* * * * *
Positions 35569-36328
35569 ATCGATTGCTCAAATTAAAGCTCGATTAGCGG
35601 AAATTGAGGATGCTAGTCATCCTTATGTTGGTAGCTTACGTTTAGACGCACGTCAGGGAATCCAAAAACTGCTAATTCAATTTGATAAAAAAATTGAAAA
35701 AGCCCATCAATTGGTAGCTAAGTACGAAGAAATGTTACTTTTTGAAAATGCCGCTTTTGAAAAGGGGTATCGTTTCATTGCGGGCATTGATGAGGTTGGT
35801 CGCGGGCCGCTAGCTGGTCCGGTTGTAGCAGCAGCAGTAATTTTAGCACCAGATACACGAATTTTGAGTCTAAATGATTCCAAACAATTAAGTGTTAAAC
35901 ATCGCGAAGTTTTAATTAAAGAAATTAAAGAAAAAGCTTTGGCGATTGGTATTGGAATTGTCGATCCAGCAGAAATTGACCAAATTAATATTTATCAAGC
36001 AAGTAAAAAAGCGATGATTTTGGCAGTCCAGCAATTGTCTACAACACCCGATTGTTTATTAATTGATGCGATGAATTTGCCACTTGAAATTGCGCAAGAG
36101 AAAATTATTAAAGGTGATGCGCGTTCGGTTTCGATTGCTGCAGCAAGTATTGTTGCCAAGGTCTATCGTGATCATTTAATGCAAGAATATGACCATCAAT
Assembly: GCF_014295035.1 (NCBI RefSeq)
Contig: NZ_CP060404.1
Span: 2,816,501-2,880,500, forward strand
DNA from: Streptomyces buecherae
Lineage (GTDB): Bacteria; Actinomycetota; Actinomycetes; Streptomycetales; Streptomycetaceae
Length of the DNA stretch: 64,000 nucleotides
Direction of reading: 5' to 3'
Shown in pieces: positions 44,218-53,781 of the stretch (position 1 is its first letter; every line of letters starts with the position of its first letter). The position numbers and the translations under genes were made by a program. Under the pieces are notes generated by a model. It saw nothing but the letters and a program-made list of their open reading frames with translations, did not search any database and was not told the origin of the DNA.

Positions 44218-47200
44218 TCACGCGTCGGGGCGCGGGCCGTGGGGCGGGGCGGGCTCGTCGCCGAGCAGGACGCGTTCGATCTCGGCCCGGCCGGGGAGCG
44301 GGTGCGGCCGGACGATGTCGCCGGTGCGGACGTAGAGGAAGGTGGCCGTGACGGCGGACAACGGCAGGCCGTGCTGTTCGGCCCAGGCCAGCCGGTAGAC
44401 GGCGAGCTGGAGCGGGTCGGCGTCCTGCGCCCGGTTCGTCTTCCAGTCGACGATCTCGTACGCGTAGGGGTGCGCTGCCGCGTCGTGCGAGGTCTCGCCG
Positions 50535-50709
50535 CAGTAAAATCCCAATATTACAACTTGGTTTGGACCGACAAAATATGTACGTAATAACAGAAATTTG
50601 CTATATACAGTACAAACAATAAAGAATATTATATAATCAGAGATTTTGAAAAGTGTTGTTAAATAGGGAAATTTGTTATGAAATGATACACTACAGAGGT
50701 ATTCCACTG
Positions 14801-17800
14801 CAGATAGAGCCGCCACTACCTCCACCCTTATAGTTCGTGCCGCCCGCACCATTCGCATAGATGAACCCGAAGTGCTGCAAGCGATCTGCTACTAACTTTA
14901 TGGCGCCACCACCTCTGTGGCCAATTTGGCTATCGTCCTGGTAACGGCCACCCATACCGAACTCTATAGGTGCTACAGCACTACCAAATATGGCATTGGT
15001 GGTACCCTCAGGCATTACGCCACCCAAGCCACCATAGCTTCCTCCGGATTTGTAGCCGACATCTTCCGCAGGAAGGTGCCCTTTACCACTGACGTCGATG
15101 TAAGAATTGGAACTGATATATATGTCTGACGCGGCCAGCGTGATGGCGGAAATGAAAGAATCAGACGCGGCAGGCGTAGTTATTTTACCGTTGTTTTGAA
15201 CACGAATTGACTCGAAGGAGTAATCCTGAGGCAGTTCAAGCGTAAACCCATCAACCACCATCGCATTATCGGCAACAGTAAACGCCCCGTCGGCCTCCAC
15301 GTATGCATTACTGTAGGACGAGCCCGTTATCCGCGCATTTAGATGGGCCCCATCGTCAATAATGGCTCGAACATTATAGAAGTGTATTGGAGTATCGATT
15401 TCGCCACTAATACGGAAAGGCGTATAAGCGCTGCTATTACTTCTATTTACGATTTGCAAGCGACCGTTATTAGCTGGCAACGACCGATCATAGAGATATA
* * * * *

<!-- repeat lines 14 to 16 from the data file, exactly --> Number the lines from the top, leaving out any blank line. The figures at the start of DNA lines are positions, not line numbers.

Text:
Length of the DNA stretch: 64,000 nucleotides
Direction of reading: 5' to 3'
Shown in pieces: positions 44,218-53,781 of the stretch (position 1 is its first letter; every line of letters starts with the position of its first letter). The position numbers and the translations under genes were made by a program. Under the pieces are notes generated by a model. It saw nothing but the letters and a program-made list of their open reading frames with translations, did not search any database and was not told the origin of the DNA.